The Most Popular Wine in Every State
Everyone's familiar with the most popular types of wine. Cabernet, Merlot, and Pinot Noir all command name recognition on the red side, as do Chardonnay, Pinot Grigio, and Sauvignon Blanc on the white side. However, these aren't the only varieties of wine that are popular in certain parts of the U.S. By the way, did you know that every state in the country produces wine? Yes, even Alaska. (Psst, we've even got a handy list of The Best Winery in Every State.)
It's also a misconception that wines are only made from grapes—in fact, some wines are made from other types of fruit. The point is, regional tastes and availability often influence what people drink. Combine that with tradition and individual tastes, and wine leanings span a wide range across the 50 states.
However, there are some fascinating trends that crop up. The Waycroft analyzed Google Trends to find out the most popular wine in every state. What they discovered was a deviation from the most common red wines, with three different types of white wine actually being the most sought out across the country (and it's probably not any of the varieties that you'd expect!).
ALABAMA – Muscadine
The Muscadine grape isn't well-known to the casual wine drinker, but unlike more popular grapes, it is indigenous to America and was first cultivated in Florida. Yes, according to The Vitner Project, the birthplace of American wine wasn't the fabled Napa Valley but rather hot and humid Florida. The grape was traditionally made into sweeter wines, but now it can be found in all shades and varieties. You can even make your own! It's a favorite in Alabama, as well as in three other states.
ALASKA – Muscadine
Though Alaska isn't a southern state, the folks there still crave this indigenous American wine. Fun fact: There are more than 300 different strains of Muscadine grown in the U.S.
ARIZONA – Muscadine
Yes, the people of Arizona also favor this wine.
ARKANSAS – Muscadine
What do all of the "A" states know that we don't? Perhaps you're left wondering whether to add a Muscadine wine to your holiday table. However, they're actually quite difficult to find outside of the South due to distribution regulations.
If you live on one of the coasts, a road trip may be in store. According to Drizly, 3,200 acres of muscadine vines are grown across the Carolinas, Florida, Georgia, and Mississippi—so start there.
CALIFORNIA – Zinfandel
Zinfandel is a lovely grape as long . . . as you don't turn it into White Zinfandel. But we have the odd proliferation of that once-ubiquitous pink wine to thank for the cultivation of this lovely, food-friendly red. The red variety made from this grape is often filled with jammy flavors and spicy notes that pair wonderfully with powerful holiday foods without overwhelming them. Fine Cooking polled wine professionals who absolutely love this grape for Thanksgiving due to its ability to play well with spicy and soft foods. However, California is the only state that favors this nuanced wine.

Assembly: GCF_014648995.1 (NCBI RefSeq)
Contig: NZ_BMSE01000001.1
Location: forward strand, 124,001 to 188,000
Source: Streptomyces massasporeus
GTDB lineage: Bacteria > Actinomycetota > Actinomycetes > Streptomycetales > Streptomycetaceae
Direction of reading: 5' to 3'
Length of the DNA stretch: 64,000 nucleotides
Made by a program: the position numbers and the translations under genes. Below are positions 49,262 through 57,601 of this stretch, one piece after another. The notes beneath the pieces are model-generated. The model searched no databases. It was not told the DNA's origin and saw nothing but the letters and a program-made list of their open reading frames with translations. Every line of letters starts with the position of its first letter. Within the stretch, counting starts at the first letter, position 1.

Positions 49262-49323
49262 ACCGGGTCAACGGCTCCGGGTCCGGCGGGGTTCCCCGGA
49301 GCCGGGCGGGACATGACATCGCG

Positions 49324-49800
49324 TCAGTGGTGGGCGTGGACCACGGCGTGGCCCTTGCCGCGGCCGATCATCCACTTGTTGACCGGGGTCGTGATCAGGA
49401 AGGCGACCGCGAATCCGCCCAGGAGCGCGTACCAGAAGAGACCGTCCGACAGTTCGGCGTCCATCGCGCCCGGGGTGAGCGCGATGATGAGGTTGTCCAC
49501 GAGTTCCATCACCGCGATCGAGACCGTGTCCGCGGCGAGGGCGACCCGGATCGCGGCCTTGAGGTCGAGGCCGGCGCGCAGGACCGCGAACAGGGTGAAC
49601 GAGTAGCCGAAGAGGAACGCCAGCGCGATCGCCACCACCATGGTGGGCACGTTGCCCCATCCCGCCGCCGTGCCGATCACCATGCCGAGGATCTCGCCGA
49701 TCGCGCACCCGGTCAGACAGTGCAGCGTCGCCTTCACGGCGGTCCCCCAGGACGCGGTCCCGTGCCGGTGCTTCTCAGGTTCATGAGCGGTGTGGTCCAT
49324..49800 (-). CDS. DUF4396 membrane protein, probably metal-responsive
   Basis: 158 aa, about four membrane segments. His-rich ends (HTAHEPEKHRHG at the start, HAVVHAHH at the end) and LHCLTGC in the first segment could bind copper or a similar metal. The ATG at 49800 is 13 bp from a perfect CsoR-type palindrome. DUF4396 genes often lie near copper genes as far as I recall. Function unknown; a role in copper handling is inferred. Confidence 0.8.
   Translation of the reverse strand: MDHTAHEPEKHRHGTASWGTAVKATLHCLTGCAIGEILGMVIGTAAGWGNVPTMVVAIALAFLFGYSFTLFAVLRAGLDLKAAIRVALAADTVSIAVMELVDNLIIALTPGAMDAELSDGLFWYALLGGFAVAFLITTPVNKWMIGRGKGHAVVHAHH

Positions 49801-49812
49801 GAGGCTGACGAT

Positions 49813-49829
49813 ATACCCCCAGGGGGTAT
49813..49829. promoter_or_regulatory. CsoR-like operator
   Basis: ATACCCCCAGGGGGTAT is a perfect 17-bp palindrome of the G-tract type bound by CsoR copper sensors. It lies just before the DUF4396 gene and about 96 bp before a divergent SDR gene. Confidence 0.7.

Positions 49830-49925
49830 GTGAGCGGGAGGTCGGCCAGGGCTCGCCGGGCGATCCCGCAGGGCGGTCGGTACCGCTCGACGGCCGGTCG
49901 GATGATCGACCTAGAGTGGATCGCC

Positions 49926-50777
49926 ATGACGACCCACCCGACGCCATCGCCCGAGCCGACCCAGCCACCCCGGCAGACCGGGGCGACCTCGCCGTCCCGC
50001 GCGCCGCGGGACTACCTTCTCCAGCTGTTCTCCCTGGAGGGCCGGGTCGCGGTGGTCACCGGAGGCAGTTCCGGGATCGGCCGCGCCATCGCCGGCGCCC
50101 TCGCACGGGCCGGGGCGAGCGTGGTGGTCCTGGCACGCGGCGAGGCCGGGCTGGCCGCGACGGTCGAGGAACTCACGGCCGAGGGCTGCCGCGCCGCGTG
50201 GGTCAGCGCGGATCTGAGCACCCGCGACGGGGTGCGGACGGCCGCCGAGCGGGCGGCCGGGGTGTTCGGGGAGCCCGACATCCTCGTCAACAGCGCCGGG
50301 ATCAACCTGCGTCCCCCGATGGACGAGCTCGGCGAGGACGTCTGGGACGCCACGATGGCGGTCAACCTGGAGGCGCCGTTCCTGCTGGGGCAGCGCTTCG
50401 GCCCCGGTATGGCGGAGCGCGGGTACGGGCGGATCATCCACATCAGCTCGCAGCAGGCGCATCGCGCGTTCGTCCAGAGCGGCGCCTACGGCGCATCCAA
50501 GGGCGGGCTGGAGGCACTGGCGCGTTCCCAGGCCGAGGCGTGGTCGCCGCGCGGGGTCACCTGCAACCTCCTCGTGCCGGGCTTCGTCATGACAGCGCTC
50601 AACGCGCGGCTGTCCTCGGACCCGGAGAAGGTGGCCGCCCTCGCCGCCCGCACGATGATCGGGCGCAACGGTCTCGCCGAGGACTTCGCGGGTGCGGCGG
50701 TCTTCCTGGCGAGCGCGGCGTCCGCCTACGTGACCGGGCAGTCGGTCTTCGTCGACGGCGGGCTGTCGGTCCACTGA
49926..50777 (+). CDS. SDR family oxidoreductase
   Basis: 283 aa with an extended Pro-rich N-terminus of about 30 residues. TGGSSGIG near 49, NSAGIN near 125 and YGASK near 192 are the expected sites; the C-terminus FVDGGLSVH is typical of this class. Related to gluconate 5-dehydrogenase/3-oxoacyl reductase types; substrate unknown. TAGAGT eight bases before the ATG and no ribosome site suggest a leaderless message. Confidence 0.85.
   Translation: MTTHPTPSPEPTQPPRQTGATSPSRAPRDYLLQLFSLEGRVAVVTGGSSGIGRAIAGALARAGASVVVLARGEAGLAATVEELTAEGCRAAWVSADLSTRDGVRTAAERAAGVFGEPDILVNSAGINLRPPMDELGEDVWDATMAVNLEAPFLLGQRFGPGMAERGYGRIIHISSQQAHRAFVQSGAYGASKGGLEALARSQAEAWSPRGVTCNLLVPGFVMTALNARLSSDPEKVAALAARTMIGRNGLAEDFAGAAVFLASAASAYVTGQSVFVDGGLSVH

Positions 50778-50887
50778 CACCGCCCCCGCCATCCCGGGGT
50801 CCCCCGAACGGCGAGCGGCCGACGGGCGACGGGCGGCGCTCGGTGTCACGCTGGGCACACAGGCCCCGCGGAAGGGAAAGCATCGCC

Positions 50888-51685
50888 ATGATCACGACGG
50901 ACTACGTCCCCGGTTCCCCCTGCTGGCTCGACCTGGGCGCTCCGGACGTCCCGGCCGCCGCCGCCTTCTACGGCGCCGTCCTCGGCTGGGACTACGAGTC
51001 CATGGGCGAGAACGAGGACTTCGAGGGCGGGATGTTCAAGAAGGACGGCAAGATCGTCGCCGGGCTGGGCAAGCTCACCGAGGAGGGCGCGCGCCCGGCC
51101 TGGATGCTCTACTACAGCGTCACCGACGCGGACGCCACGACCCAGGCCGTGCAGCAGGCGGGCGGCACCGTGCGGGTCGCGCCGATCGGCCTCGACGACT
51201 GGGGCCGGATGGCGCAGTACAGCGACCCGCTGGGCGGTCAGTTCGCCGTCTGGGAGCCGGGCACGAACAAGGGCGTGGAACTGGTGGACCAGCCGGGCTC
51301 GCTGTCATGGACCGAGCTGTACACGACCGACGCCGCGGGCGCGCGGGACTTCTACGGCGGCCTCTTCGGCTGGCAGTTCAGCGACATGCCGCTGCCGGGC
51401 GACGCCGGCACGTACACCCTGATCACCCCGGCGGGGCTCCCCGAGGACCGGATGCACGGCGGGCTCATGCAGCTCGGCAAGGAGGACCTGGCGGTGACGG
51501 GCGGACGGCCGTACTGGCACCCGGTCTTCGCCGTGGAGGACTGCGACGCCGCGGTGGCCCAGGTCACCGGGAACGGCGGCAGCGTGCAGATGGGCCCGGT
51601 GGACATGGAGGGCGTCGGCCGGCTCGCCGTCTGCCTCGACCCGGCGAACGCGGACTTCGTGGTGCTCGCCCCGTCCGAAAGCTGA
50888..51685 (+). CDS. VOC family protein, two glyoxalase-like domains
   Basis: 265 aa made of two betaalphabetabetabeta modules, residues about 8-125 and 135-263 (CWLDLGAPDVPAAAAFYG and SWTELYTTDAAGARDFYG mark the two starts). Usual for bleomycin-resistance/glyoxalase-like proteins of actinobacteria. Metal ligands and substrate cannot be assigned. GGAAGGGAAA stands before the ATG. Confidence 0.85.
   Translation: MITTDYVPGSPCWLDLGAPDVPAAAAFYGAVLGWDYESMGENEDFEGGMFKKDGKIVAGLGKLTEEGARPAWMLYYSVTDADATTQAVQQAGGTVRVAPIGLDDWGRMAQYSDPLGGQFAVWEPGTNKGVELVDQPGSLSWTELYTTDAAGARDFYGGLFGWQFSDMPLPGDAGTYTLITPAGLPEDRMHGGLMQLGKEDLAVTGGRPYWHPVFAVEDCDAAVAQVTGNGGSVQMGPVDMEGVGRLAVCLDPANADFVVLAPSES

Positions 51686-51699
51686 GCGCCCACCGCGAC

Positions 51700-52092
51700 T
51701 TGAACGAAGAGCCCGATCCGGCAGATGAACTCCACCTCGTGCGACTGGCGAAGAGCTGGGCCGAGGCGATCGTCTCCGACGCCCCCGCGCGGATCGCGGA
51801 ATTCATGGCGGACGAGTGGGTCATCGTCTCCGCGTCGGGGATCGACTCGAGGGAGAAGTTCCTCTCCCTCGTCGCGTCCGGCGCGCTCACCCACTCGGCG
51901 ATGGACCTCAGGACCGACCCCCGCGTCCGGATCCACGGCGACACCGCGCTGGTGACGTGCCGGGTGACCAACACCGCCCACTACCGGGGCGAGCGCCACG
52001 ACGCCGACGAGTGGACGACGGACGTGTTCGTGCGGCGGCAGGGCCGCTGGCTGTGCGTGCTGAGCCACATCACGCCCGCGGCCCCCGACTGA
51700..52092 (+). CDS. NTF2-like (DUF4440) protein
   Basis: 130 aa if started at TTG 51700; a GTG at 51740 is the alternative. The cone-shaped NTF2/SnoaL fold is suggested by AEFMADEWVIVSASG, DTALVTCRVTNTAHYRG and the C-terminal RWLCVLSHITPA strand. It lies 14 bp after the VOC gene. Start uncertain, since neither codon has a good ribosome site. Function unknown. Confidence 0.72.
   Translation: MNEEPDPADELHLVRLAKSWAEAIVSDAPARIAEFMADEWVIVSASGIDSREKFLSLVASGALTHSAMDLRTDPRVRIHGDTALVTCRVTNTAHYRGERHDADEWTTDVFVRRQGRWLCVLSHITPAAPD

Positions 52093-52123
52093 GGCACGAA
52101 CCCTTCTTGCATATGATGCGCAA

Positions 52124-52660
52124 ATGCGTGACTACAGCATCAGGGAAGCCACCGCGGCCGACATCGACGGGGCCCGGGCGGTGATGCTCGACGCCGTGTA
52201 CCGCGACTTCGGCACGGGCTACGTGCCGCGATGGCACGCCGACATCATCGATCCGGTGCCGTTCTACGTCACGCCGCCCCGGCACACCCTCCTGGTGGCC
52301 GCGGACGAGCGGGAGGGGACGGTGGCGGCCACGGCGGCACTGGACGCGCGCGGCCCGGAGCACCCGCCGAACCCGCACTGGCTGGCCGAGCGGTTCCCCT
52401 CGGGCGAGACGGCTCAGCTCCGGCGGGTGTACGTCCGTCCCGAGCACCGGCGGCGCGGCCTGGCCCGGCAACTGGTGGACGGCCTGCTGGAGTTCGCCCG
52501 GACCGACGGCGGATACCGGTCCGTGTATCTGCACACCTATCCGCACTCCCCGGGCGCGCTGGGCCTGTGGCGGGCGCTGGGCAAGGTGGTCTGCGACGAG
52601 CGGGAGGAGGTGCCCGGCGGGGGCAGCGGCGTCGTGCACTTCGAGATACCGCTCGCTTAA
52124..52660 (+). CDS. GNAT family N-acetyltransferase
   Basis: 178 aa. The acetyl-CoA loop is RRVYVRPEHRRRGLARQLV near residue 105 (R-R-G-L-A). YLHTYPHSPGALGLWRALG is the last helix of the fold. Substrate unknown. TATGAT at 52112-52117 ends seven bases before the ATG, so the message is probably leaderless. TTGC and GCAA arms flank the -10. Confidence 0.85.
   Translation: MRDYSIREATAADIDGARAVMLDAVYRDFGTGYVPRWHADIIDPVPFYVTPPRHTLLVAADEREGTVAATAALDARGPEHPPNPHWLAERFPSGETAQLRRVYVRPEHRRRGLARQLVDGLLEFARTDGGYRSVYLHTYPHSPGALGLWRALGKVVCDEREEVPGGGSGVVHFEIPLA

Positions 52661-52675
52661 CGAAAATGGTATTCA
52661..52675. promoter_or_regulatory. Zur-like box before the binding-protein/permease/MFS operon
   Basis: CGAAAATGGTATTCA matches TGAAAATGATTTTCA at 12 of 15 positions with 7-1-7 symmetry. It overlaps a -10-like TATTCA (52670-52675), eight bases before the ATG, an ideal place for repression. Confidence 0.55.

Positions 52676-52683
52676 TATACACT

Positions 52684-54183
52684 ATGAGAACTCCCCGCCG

COLORADO – Sherry
Sherry is a nutty, white wine made in Jerez, Spain. Varieties range from dry to sweet. This high-alcohol wine is for sipping—not gulping—and it actually works very well with most food. Colorado is one of three states that favors this food-friendly fortified wine.
CONNECTICUT – Pinot Grigio
Pinot Grigio, aka Pinot Gris, is the second most popular wine in America. In total, eight states favoring the crisp, acidic flavors of this easy-to-drink wine. While it's often made dry, there are some phenomenal late-harvest pinots that are sweet and dessert-ready.
DELAWARE – Chablis
Who's keeping it classy with Chablis? None other than Delaware.
Chablis isn't a wine grape but rather a district in the Burgundy region of France where the most phenomenal white (and red) wines in the world are made. Chablis is made from Chardonnay, but it tastes nothing like the buttery, oak-forward wines grown all over the U.S. These French wines are often expensive but worth a taste for their intense minerality and the incredible difference compared to California Chardonnays. Delaware is the only state that favors this old-world wine, but more should.
FLORIDA – Pinot Grigio
Folks in Florida favor this easy-drinking wine. This wine is perfect on a hot day while gazing over the rippling sunshine over the ocean, so that tracks.
GEORGIA – Pinot Grigio
The warm state of Georgia also favors the crisp, light flavors of Pinot Grigio.
HAWAII – Sherry
In Hawaii, fancy sherry is a tipple of choice.
IDAHO – Syrah
Syrah, aka Shiraz, makes its first of technically three appearances on this list in Idaho. However, the Gem State is the only one to search for this wine as Syrah.
This grape originated in France, but it's now grown all over the world. According to Wine Enthusiast, flavors associated with this grape are deep, dark fruits; peppery spices; and sometimes even bacon. If you're driven toward full, bodied reds like Cabernet, give Syrah a try.
ILLINOIS – Merlot
Once a pervasive wine, Merlot is now only the favorite wine of two states. But Merlot can be so many different things, which makes it still such a fascinating grape. Merlot is fruiter and softer than Cabernet, but it can still be velvety and plummy or rich and oaky, according to Wine Enthusiast, picking up the terroir, or expression of the land, of the region where it grows.
INDIANA – Moscato
Moscato is mostly consumed as a sweet, fizzy wine. Favored by nine states, it's the most-searched-for wine on this list. Though the sparkling version is popular, Moscato can also be still or fortified. Light and low-alcohol Moscato is best paired with appetizers and desserts or consumed as an aperitif.
IOWA – Moscato
Folks in Iowa also favor Moscato. At the beginning of 2012, NPR revealed that "a Nielsen analysis found Moscato sales up 73% in the 12 months ending Jan. 7"—and that was "on top of the 100% growth from 2010."
Though Moscato's once surging popularity has faded in recent years, plenty of states apparently still love this sparkler.
KANSAS – Moscato
The people of Kansas favor the light, sparkling effervescence of Moscato.
KENTUCKY – Shiraz
In Kentucky, folks love the full-bodied peppery flavor of Shiraz.
LOUISIANA – Champagne
Champagne is the region of France that produces the only true Champagne in the world—everything else is technically sparkling wine. Louisiana is the only state where Champagne is the most popular. We think the 24-hour party atmosphere of New Orleans may have something to do with this . . .
MAINE – Chenin Blanc